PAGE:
China, Thailand, UAE team up to test cross-border crypto-payments

Just the sort of thing you’d do if you want your national cryptocurrency to be broadly accepted


China, Hong Kong, Thailand, and the United Arab Emirates have signed up to participate in a “Multiple Central Bank Digital Currency Bridge” (m-CBDC Bridge) to explore how they might conduct cross-border transactions using cryptocurrencies.

The People’s Bank of China, the nation’s central bank, characterised the Bridge as an experiment to find ways to make cross-border payments more efficient, cheaper, and more transparent. The Bridge extends a previous experiment conducted by China and the UAE.

“The participants of the project will evaluate the feasibility of m-CBDC Bridge application in cross-border capital transfer, international trade settlement and foreign exchange transactions, among others,” the People’s Bank said in its announcement.

Today, many such transactions are facilitated through the Society for Worldwide Interbank Financial Telecommunication (SWIFT).

SWIFT is owned by financial institutions that use its services and sets standards for how the world moves money electronically. That’s a crucial role and SWIFT is generally appreciated for playing it.

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But the organisation has also had its controversies, such as allowing the USA to access transaction records to help trace terrorists’ sources of cash. The organisation has also faced allegations that the United States’ National Security Agency has found a way to monitor transactions it tends, and therefore snoop on all manner of financial activity around the world.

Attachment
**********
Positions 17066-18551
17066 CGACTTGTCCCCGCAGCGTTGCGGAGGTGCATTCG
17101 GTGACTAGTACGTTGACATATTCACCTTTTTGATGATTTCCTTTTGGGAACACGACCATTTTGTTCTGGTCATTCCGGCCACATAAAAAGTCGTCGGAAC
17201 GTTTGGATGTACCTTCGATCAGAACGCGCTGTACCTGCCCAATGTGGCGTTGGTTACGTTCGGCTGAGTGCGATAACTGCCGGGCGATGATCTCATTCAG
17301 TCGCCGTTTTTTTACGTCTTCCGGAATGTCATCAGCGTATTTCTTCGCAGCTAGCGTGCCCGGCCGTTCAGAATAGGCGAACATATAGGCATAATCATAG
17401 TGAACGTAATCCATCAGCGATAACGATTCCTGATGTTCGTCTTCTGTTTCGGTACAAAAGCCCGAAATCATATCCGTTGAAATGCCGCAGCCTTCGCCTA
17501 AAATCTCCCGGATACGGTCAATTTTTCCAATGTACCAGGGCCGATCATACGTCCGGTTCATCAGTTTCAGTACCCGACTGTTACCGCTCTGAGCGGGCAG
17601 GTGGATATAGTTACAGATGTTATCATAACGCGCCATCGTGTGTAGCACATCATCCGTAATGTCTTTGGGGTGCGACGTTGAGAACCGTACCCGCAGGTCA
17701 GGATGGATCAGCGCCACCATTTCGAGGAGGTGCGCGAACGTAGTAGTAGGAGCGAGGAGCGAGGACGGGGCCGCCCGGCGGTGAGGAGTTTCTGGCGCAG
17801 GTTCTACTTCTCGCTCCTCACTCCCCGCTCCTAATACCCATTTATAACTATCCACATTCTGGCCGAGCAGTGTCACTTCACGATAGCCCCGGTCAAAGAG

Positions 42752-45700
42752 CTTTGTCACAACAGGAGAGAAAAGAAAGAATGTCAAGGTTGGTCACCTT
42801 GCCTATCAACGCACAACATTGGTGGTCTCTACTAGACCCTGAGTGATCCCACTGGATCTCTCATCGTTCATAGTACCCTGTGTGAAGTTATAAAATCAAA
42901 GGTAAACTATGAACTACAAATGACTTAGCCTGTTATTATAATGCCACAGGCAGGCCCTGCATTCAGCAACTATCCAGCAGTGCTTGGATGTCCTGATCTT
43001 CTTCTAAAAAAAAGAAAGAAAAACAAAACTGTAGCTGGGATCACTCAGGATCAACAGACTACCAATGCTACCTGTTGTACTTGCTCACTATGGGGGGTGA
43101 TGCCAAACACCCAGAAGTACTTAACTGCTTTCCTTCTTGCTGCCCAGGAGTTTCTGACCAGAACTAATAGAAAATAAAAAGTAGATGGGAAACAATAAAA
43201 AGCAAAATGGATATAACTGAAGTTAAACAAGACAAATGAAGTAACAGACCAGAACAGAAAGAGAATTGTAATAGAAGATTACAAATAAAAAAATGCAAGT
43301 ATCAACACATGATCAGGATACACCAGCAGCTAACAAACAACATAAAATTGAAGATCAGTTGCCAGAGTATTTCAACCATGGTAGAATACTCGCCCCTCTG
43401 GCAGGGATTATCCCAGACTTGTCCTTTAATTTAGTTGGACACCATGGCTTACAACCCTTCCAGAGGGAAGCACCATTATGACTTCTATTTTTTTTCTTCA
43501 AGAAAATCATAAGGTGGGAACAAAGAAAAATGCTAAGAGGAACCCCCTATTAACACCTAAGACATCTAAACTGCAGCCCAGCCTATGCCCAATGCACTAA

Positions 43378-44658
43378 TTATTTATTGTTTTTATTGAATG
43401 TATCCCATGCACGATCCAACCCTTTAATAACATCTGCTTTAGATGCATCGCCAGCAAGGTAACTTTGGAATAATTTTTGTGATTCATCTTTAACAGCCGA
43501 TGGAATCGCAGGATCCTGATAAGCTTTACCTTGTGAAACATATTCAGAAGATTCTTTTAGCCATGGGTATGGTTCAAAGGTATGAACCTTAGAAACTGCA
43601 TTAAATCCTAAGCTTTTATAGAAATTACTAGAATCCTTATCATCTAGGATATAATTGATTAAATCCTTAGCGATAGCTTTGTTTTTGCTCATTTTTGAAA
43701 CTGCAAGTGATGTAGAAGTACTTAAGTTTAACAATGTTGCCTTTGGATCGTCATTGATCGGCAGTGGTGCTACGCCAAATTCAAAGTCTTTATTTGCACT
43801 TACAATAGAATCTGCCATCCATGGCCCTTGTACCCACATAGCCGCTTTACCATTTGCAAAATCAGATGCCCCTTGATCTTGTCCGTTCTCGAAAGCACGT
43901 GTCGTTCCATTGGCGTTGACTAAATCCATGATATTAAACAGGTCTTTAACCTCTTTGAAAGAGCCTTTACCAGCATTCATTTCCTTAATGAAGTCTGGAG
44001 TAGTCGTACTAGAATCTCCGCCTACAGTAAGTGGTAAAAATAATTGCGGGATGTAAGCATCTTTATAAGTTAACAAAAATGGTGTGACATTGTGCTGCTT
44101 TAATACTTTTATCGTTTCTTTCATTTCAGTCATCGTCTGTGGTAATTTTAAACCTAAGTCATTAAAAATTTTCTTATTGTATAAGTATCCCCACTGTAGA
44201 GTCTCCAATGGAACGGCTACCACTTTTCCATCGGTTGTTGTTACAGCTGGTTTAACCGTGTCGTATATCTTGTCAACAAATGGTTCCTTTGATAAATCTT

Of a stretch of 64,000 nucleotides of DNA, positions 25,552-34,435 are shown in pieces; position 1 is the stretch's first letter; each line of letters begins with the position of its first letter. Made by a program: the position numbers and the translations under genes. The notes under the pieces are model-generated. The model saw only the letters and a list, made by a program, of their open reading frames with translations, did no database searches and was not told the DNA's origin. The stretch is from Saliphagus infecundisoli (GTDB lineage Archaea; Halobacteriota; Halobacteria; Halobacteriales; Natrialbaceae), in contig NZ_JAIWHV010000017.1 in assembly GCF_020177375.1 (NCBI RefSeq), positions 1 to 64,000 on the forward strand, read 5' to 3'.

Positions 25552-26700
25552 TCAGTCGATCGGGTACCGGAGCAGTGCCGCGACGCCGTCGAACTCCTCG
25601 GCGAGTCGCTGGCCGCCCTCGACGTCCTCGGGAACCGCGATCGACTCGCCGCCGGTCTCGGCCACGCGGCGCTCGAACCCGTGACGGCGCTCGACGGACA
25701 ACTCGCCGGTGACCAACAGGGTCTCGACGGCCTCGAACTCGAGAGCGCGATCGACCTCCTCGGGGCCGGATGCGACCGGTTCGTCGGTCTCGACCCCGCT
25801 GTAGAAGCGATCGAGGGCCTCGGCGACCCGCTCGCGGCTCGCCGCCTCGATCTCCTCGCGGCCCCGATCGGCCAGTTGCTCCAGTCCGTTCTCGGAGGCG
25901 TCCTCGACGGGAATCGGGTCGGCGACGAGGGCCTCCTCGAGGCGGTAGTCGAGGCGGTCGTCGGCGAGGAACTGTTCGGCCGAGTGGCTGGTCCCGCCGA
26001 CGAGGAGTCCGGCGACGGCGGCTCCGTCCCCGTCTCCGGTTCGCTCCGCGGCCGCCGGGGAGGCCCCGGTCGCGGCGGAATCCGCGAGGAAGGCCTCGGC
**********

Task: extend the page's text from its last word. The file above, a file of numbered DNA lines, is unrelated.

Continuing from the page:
Does that sound like the kind of thing an ambitious Petrostate (the UAE), a Communist country (China) or a nation in which the democratically elected government knows it mustn’t upset the military (Thailand) might be interested in avoiding?

The People’s Bank hopes the experiment produces sufficiently interesting results that more central banks in Asia join future tests.

The advent of the bridge comes as China accelerates tests of its Digital Yuan, a national cryptocurrency that will make all transactions trackable within China. Recent Digital Yuan tests have seen it linked to big online payment platforms from Alibaba and Tencent, and even trialled in vending machines for train tickets in Shanghai. China hasn’t set a date for its wide introduction.

If the bridge works, and expands, China will therefore be well-positioned to have the Digital Yuan easily traded across borders. Just like the US dollar can be traded today.

China would love its currency to be as widely accepted as the greenback, which makes this effort to have the People’s Bank link up with its peers across Asia potentially a harbinger of wider change. ®


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